I think engineers are absolutely fundamental in society, and when people ask me why I went from engineering to politics I say, you know, both engineers and politics are the key drivers of progress. Obviously I love science, but it only actually makes a difference to people's lives when it gets to be engineering, generally. Because, you know, to make an impact on people's lives you need to take the science and adapt it and make it usable or affordable or whatever in a way that people will engage with and interact, and that's what makes it part of the progress in society. So the area that I'm familiar with, telecommunications, a lot of the basic science for that was done decades and decades ago, you know, radio waves in the 20s and silicon chips, all that, but it was bringing it together in a way that people could use and which was affordable – and that was down to engineers. And that is what's responsible for the internet and the huge social changes that the internet's bringing.
Deciding to study engineering was the best decision I ever took, and having that basis and that background has helped me achieve most of, if not all of, my ambitions, both in science and engineering but also as a politician. And so I think that engineering is in good shape, in as much as it's making a great contribution to society, but it needs more champions and it needs more and brighter people taking it up – so I hope The Open University is making a contribution towards that.
End transcript: Audio 4 Interview with Chi Onwurah (part two)
Audio 4 Interview with Chi Onwurah (part two)
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Chi again makes some very useful points, but a lot of them are purely anecdotal. This is often a problem – you know where you want to be, but who do you trust with regard to how you get there? One invaluable source of information is any occupational or professional standard that has been agreed for your intended field. When it comes to engineering, the specification for the educational and professional requirements of UK engineers is laid out in the United Kingdom Standard for Professional Engineering Competence, widely known as UK-SPEC. This standard is the responsibility of the Engineering Council.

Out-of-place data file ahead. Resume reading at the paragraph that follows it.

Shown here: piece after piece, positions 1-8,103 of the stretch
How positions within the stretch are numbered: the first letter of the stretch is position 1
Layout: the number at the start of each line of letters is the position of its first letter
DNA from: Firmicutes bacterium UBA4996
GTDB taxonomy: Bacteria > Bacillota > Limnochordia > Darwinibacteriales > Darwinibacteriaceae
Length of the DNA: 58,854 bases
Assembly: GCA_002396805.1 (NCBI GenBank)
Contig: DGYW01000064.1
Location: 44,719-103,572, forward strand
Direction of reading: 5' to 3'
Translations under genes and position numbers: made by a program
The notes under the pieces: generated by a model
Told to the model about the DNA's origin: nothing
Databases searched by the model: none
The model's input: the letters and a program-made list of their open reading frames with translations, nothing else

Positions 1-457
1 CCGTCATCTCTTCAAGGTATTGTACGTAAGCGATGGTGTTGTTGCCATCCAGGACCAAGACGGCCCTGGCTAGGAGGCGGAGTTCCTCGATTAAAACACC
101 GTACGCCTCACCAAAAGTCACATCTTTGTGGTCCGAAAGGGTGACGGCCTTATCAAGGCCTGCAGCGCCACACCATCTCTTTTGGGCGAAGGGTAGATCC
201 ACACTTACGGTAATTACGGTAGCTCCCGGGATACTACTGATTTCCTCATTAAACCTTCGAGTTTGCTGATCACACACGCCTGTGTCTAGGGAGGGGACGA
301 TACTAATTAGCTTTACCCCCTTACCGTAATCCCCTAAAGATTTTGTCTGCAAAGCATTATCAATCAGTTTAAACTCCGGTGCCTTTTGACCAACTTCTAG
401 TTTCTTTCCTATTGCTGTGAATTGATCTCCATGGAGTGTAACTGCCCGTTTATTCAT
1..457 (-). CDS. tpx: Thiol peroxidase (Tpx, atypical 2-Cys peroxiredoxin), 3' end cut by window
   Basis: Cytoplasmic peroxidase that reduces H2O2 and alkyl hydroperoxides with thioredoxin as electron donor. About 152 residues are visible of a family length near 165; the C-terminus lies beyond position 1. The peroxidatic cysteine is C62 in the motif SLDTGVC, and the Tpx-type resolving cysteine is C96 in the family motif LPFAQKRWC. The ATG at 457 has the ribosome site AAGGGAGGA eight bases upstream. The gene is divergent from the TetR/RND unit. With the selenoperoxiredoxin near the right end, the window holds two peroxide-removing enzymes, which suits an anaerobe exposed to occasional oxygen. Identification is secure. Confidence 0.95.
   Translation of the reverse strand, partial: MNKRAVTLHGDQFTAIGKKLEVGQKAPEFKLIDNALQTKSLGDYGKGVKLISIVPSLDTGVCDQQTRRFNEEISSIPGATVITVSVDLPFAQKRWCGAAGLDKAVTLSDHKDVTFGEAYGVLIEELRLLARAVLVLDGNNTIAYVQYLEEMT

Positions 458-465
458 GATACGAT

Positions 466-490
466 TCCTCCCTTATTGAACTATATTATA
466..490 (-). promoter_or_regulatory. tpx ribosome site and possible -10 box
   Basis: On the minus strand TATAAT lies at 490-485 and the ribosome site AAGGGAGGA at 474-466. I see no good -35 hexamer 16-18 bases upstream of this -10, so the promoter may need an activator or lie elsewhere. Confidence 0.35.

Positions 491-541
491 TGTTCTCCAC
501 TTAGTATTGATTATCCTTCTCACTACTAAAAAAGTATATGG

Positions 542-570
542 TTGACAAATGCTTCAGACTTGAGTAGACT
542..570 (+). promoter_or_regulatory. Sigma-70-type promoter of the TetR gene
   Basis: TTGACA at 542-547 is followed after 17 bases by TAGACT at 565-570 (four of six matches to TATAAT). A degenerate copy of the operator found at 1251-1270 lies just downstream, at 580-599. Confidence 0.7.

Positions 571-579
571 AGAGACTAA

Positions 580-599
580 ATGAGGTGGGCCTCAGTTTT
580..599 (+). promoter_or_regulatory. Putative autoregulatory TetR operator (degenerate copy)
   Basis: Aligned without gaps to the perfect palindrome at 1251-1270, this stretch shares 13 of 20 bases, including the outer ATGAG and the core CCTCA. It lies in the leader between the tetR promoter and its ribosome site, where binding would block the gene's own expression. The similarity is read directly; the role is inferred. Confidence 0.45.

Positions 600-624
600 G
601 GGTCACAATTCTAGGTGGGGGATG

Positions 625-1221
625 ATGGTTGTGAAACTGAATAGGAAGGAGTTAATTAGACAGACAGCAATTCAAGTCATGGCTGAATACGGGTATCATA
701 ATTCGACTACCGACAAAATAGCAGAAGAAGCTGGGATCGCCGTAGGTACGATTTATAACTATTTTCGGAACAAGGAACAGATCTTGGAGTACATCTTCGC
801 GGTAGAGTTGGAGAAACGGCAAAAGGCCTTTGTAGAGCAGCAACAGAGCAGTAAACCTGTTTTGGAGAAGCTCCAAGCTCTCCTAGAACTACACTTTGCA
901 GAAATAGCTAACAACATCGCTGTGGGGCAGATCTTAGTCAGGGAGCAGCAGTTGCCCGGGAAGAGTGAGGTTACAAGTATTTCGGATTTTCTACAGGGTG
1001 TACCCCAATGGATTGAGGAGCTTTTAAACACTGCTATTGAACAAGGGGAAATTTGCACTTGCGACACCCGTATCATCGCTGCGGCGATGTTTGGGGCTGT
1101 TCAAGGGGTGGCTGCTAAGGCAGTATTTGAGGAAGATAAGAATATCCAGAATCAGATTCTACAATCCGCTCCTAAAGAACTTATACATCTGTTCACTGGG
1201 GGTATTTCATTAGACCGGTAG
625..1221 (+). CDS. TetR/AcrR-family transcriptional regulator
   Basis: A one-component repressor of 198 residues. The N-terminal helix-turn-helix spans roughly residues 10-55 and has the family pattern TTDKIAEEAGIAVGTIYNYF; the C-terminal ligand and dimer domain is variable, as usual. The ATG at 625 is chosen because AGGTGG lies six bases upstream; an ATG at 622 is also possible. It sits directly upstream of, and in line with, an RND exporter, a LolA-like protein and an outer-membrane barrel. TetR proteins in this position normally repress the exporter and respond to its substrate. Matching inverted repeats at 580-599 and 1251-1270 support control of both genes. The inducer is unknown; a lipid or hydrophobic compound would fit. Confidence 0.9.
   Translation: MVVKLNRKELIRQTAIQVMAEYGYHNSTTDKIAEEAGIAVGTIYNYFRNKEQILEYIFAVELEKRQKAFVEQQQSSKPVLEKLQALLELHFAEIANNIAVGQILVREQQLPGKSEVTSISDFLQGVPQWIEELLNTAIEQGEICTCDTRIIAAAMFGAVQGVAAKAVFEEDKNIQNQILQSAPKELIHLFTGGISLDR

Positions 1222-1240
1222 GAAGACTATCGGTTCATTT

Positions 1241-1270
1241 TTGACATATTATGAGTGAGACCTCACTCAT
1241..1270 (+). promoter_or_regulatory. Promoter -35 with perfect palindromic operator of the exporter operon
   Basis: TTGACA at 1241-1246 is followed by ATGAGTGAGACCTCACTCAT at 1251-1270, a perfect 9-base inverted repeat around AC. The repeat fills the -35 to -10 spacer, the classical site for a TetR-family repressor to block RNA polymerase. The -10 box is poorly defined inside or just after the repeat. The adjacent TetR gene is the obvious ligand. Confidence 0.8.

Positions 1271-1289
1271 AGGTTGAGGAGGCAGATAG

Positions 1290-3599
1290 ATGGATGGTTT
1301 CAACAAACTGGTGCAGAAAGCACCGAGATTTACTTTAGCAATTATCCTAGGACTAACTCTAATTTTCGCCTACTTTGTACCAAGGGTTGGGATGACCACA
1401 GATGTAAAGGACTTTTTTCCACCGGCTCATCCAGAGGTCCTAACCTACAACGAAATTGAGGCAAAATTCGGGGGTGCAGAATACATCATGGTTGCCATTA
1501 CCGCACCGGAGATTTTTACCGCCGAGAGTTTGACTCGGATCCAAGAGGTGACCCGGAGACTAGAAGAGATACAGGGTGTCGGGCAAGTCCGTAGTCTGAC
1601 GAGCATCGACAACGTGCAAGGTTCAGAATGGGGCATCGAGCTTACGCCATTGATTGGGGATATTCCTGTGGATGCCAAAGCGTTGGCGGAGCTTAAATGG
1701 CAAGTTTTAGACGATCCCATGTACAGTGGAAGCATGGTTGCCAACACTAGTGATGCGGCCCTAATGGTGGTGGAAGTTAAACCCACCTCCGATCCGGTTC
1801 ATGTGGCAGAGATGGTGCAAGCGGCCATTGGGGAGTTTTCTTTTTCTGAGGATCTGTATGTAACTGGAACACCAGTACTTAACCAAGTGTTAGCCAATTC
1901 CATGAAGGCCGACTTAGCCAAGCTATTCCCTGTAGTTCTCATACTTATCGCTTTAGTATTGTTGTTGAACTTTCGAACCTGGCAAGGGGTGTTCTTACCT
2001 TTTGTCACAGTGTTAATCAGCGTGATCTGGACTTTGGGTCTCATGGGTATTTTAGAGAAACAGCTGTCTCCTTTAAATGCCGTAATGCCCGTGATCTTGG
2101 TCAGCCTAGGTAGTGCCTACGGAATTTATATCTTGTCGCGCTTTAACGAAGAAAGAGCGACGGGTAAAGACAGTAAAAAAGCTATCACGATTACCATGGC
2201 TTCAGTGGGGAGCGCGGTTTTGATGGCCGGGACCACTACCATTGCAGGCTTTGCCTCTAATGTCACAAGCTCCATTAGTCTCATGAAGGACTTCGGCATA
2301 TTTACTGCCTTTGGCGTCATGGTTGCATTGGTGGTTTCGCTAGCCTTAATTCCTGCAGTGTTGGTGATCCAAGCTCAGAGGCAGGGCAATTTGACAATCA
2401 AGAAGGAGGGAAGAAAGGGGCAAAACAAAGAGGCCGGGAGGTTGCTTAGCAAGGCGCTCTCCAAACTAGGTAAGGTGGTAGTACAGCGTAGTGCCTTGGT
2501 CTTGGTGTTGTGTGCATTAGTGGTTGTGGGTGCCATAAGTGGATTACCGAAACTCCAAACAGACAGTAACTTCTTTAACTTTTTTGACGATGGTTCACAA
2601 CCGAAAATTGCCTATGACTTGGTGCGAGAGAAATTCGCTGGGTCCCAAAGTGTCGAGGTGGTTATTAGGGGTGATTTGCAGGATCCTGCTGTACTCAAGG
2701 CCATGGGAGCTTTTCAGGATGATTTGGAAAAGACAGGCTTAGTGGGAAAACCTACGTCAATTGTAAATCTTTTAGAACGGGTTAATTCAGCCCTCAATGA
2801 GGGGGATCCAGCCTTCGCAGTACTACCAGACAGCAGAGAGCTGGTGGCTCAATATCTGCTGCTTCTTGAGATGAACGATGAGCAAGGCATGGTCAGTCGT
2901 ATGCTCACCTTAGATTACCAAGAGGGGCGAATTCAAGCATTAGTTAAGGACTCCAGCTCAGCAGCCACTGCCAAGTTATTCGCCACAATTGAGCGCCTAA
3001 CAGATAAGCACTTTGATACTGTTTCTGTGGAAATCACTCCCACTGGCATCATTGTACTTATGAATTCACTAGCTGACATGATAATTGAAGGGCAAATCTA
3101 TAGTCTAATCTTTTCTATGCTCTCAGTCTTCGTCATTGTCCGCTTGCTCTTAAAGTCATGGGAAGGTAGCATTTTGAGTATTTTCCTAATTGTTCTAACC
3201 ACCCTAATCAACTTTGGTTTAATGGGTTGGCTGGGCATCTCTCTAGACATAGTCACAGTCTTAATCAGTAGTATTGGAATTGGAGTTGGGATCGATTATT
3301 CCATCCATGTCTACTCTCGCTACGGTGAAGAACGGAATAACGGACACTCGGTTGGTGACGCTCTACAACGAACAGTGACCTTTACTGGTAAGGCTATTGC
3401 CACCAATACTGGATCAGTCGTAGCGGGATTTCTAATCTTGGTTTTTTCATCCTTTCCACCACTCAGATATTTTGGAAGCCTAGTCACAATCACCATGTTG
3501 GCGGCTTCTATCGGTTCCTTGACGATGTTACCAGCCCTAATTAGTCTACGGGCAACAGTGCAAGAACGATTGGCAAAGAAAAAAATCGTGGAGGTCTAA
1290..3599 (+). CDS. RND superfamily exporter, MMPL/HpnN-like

Occupational or professional standards such as UK-SPEC are detailed written statements about the level and range of skills and knowledge that you are expected to demonstrate as you carry out your work. They prescribe acceptable levels of performance and, if you work to such standards, you can certainly use them as a benchmark for your skills, knowledge and experience. Benchmarking, in this context, means comparing the skills, knowledge and experience you currently possess with sets of standards that are relevant to your area of work. You can then begin to assess how 'competent' you are (where competence simply refers to your ability to carry out tasks to the required standard).

UK-SPEC was drawn up by engineering employers, educators and professional engineering institutions. It has been in effect since 2004, when it replaced a previous Engineering Council specification called SARTOR (standing for 'Standards and Routes to Registration'). If, at any point in the past, you worked towards registration under SARTOR then an application will now be considered under UK-SPEC, which does not impose any extra requirements on applicants.

The next activity is intended to start you thinking about how your skills and competences compare to those required by UK-SPEC. This is a useful activity even if you don't intend to seek professional membership, or for that matter even if you already have professional membership, because the competences will still be relevant to developing any career in engineering.

Activity 5

Aim of this activity:

  • to examine where you fit within the context of UK-SPEC.

Download a copy of UK-SPEC from the Engineering Council website.

Before you can start benchmarking, you need to decide which of the three grades of professional membership you wish to use for your assessment. If you have already qualified for one grade, you might like to look at a different one. To that end, read the summary statement at the beginning of the description for each grade of membership: Engineering Technician (EngTech), Incorporated Engineer (IEng) and Chartered Engineer (CEng). Then look at the section headed 'Education' near the end of the description for each grade. Select the grade that best reflects the standard towards which you feel you are currently working.

If you are already working in engineering with a fair bit of leadership experience, you may well decide to go for CEng; however, in many cases you will be best off choosing EngTech or IEng.